Most breeds have closed gene pools, meaning that breeding individuals must have confirmed pedigrees of ancestry from the existing breed. No new genes can be introduced into the breed, and genes can be lost to the gene pool by selective breeding (or not breeding) of individuals. The problem with limited genetic diversity in purebred populations stems from the effects of deleterious genes.
If a breed has a high frequency of a deleterious gene, then the breed will have issues with that disorder. Deleterious genes can cause increased neonatal death and smaller litter size, specific genetic diseases, or impaired immunity.
In some cases, selection for a specific phenotype has brought a defective gene along with it at a high frequency. The most extreme example is the linkage of spotting in Dalmatians with the autosomal recessive gene for abnormal purine metabolism (hyperuricosuria). All Dalmatians are homozygous recessive for this defective gene, which can predispose to bladder stones and a skin condition.
Breeds with genetic diversity issues need to determine how they can best improve their situations. Is there enough diversity of normal genes to maintain the health and vitality of the breed?
Is there a way to breed away from high frequency defective genes without losing valuable normal genes in the process? Some breeders discourage linebreeding and promote outbreeding in an attempt to protect genetic diversity in their breed.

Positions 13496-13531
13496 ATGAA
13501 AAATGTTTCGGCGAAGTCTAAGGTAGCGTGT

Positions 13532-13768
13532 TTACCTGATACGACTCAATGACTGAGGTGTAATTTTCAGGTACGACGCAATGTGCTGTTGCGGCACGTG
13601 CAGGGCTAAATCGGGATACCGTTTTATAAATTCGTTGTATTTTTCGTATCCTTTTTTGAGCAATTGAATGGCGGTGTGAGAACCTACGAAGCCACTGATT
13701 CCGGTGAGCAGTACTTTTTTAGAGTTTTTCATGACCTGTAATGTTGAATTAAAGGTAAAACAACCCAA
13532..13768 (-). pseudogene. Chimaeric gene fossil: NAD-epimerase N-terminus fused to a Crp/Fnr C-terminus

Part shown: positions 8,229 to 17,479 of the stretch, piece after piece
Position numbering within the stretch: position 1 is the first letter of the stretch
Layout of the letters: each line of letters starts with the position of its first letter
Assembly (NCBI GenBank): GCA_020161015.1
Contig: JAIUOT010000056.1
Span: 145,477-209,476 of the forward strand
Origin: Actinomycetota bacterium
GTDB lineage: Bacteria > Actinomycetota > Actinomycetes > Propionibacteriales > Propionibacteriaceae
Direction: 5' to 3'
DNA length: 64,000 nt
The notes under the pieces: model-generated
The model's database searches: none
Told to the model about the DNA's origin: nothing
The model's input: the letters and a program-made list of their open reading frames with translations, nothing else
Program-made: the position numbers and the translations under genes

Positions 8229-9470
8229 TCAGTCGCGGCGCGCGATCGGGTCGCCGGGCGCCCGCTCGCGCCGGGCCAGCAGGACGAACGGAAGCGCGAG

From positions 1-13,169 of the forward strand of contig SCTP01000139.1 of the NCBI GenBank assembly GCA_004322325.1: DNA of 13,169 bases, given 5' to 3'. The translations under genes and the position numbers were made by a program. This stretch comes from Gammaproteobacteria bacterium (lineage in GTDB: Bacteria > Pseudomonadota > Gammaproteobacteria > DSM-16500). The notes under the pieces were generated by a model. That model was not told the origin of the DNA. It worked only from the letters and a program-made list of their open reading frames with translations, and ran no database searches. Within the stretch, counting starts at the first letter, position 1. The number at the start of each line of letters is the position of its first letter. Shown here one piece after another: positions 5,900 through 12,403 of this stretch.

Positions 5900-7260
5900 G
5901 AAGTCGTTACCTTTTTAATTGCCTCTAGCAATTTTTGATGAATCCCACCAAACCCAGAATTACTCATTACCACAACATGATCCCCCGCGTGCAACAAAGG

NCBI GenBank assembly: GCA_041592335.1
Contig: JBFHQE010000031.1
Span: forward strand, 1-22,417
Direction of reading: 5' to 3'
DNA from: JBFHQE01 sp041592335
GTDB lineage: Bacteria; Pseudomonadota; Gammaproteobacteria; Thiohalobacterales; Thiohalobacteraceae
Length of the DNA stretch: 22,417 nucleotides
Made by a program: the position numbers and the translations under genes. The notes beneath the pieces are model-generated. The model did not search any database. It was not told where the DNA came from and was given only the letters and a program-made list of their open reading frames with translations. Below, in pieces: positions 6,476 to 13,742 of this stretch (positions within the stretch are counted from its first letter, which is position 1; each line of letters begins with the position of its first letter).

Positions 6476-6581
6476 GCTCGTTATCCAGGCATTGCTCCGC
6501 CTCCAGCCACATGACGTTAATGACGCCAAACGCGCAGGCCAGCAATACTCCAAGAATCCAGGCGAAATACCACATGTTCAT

It is not the type of matings utilized (linebreeding or outbreeding) that causes the loss of genes from a breed gene pool. Rather, loss of genes occurs through selection: the use and non-use of offspring. If a breed starts narrowing their focus to breeding stock from a limited number of lines, then a loss of genetic diversity will occur.
The process of maintaining healthy lines, with many breeders crossing between lines and breeding back as they see fit, maintains diversity in the gene pool. If some breeders outbreed, and some linebreed to certain individuals that they favor while others linebreed to others that they favor, then breed-wide genetic diversity is maintained.
It is the varied opinion of breeders as to what constitutes the ideal dog or cat or horse, and their selection of breeding stock based on their opinions that maintains breed diversity.
The most important factor for diminished genetic diversity in breeds is the popular sire syndrome. The overuse of a popular sire beyond a reasonable contribution through frequent breedings significantly skews the gene pool in his direction, and reduces the diversity of the gene pool.
Any genes that he possesses – whether positive or negative – will increase in frequency. The insidious effect of the popular sire syndrome is the loss of genetic contribution from quality, unrelated males who are not used for breeding.
The loss of other quality breeding lines causes a significant loss of breed genetic diversity. The popular sire syndrome is a significant factor in both populous breeds and breeds with small populations.